|09/19/2011||Unconstitutional Restrictions on Activities of the Office of Science and Technology Policy in Section 1340(a) of the Department of Defense and Full-Year Continuing Appropriations Act, 2011||
Section 1340(a) of the Department of Defense and Full-Year Continuing Appropriations Act, 2011 is unconstitutional as applied to certain activities undertaken pursuant to the President’s constitutional authority to conduct the foreign relations of the United States.
Most, if not all, of the activities of the Office of Science and Technology Policy that we have been asked to consider fall within the President’s exclusive power to conduct diplomacy, and OSTP’s officers and employees therefore may engage in those activities as agents designated by the President for the conduct of diplomacy, notwithstanding section 1340(a).
The plain terms of section 1340(a) do not apply to OSTP’s use of funds to perform its functions as a member of the Committee on Foreign Investment in the United States.
|08/23/2011||Whether the Department of Health and Human Services May Provide the Government Accountability Office Access to Information in the National Directory of New Hires||
Title 42, section 653(l) of the U.S. Code prohibits the Department of Health and Human Services from providing the Government Accountability Office access to personally identifiable information from the National Directory of New Hires, notwithstanding GAO’s general access provision, 31 U.S.C. § 716(a).
|06/20/2011||Constitutionality of Legislation Extending the Term of the FBI Director||
|06/03/2011||Applicability of the Foreign Intelligence Surveillance Act’s Notification Provision to Security Clearance Adjudications by the Department of Justice Access Review Committee||
The notification requirement in section 106(c) of the Foreign Intelligence Surveillance Act generally applies when the Department of Justice intends to use information obtained from electronic surveillance against an aggrieved person in an adjudication before the Access Review Committee concerning the Department’s revocation of an employee’s security clearance.
|05/03/2011||Whether Bills May Be Presented by Congress and Returned by the President by Electronic Means||
The use of electronic means of presentment and return of bills is constitutionally permissible.
The statutes governing the presentment process could be read as encompassing electronic transmission, but that is not necessarily the most natural reading. In light of the novelty of electronic presentment and return, and the need to ensure that the President and Congress, as well as the public, share a common understanding of the means by which these fundamental steps in the lawmaking process may be carried out, we recommend that, before electronic presentment and return might be used, 1 U.S.C. §§ 106, 106a, and 107 be amended to provide expressly for the permissibility of electronic presentment and that the President and Congress reach an agreement, whether by statute or other means, concerning the permissibility of electronic return of bills.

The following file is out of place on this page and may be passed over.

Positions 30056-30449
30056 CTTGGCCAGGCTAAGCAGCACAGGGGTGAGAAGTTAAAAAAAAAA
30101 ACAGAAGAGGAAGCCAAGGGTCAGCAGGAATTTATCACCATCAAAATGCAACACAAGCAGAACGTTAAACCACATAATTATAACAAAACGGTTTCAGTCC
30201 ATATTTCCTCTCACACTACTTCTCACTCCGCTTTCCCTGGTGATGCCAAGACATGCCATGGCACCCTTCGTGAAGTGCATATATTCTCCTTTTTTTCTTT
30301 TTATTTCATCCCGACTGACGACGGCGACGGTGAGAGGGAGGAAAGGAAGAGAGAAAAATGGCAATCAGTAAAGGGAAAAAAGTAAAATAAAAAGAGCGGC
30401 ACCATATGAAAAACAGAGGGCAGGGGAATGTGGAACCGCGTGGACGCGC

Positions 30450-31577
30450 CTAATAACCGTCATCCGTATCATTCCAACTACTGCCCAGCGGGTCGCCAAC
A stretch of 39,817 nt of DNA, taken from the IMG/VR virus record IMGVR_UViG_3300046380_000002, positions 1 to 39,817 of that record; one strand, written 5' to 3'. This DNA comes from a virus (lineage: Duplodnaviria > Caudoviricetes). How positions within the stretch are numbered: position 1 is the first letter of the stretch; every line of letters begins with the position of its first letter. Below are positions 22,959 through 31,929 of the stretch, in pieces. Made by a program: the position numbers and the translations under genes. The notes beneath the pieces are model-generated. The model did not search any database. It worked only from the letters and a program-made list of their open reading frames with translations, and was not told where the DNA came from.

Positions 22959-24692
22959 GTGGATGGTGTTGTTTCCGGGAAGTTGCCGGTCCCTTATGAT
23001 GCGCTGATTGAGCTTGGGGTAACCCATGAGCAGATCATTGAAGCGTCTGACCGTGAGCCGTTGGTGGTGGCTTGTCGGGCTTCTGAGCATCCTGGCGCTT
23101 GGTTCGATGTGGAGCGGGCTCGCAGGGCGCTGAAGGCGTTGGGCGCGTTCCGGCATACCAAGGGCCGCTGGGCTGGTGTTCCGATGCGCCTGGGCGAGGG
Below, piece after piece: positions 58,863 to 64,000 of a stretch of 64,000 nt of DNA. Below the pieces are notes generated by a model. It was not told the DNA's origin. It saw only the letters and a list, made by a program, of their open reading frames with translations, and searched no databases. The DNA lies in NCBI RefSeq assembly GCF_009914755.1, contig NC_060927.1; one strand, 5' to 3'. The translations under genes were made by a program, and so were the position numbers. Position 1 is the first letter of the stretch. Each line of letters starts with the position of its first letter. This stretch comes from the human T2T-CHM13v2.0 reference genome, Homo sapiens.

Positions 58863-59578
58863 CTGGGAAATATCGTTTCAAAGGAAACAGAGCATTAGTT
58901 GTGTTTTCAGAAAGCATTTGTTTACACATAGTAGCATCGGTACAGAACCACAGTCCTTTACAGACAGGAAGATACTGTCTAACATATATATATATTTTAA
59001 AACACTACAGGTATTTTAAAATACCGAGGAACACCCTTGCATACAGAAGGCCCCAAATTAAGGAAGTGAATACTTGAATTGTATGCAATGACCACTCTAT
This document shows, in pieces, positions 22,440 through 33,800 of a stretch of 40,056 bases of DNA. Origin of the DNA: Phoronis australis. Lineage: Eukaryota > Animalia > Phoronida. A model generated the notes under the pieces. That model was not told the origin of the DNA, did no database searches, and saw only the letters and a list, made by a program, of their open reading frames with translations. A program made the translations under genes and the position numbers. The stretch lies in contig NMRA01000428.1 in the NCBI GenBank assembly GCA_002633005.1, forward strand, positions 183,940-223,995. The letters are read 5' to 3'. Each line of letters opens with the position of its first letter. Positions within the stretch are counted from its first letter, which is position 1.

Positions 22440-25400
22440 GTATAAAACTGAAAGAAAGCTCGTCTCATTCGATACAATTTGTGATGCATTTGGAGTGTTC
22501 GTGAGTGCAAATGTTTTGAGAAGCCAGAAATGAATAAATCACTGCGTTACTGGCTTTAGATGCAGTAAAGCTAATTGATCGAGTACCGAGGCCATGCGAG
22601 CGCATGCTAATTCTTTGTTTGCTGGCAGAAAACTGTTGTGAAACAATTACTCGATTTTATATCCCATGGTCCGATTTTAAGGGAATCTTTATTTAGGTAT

|04/08/2011||Authority to Employ White House Office Personnel Exempt From the Annual and Sick Leave Act Under 5 U.S.C. § 6301(2)(x) and (xi) During an Appropriations Lapse||
White House officials who are exempt from the Annual and Sick Leave Act pursuant to 5 U.S.C. § 6301(2)(x) and (xi) may continue to work during a lapse in the appropriations for their salaries.
|04/01/2011||Authority to Use Military Force in Libya||
Prior congressional approval was not constitutionally required to use military force in the limited operations under consideration.
|02/25/2011||Reimbursement or Payment Obligation of the Federal Government Under Section 313(c)(2)(b) of the Clean Water Act||
Section 313(c)(2)(B) of the Clean Water Act does not impose a specific-appropriation requirement for the payment of stormwater assessments. Federal agencies may pay appropriate stormwater assessments from annual—including current—lump-sum appropriations.
|12/17/2010||Disposition of Proceeds From the Sale of Real Property Acquired With Money From the Social Security Trust Funds||
|12/17/2010||The Availability of Crime Victims’ Rights Under the Crime Victims’ Rights Act of 2004||
The rights provided by the Crime Victims Rights Act are guaranteed from the time that criminal proceedings are initiated (by complaint, information, or indictment) and cease to be available if all charges are dismissed either voluntarily or on the merits (or if the Government declines to bring formal charges after the filing of a complaint).